A site where the site owner put off having updates done has been compromised with ransomware. This situation brings up a lot of questions. A Google search has not produced any answers. The server is on a university system where they lock things down pretty tight.

  1. Are there any stats on the ransomware infection rates for Drupal sites, esp. compared to other systems?

  2. What is the most common part of a Drupal site to be the hole for a ransomware compromise, ie. specific module, Drupal core, login function, Apache server function?


How did the ransomware get in?

The website most likely got hacked.

What is the most likely reason for a Drupal site to be infected with ransomware?

1) Well, doing exactly what that site owner did, putting off security updates which will leave you vulnerable.

2) Leaving the front door open: Allowing scripts, javascript/jQuery or PHP to be executed by regular users.

3) Not using Secure Login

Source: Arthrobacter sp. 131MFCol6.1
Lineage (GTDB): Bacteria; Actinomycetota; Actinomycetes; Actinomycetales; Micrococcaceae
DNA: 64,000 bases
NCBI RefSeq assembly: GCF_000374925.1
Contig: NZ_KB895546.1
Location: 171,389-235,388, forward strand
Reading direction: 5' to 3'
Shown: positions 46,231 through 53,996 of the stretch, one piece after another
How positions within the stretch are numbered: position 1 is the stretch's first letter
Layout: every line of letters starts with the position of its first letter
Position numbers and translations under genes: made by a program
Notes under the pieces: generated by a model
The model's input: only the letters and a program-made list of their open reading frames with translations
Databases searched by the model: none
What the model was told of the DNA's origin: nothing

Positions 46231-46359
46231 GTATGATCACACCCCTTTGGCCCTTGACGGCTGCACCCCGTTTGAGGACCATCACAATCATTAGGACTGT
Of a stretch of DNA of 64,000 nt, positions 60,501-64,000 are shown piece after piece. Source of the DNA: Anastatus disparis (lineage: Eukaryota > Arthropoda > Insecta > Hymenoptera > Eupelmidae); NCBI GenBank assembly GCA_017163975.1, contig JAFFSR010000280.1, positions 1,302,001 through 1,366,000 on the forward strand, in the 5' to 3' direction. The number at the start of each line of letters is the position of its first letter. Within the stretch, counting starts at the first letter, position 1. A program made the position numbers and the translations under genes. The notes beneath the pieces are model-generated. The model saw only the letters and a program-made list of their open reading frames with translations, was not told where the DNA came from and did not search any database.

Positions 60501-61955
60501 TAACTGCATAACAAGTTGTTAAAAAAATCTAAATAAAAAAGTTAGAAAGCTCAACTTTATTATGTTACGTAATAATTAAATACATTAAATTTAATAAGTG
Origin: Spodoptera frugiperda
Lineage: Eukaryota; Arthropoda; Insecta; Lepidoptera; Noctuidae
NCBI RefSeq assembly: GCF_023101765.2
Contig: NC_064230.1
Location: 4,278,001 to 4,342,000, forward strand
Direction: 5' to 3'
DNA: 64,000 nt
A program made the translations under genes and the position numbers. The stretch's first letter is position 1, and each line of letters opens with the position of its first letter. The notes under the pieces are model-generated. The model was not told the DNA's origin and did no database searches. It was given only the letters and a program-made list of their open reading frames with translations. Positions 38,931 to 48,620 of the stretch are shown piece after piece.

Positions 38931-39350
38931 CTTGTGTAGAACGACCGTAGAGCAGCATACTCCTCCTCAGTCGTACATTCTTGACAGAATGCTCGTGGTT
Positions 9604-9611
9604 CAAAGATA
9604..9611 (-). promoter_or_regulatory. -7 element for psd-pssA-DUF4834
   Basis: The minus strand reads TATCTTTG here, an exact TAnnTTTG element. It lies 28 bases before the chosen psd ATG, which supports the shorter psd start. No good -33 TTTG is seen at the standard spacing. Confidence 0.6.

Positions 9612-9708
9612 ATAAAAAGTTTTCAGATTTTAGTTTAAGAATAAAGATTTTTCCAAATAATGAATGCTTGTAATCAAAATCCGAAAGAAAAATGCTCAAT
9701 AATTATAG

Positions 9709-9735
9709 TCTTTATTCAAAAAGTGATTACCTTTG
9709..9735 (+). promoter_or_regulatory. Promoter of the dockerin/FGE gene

For sites that are available via both HTTP and HTTPS, Secure Login module ensures that the user login and other forms are submitted securely via HTTPS, thus preventing passwords and other private user data from being transmitted in the clear. Secure Login module locks down not just the user/login page but also any page containing the user login block, and any other forms that you configure to be secured.


This module does not and will not prevent your site from being 'hacked'.

This module scans the currently installed Drupal, contributed modules and themes, re-downloads them and determines if they have been changed. Changes are marked clearly and if the diff module is installed then Hacked! will allow you to see the exact lines that have changed.

Your Drupal site got hacked. Now what?

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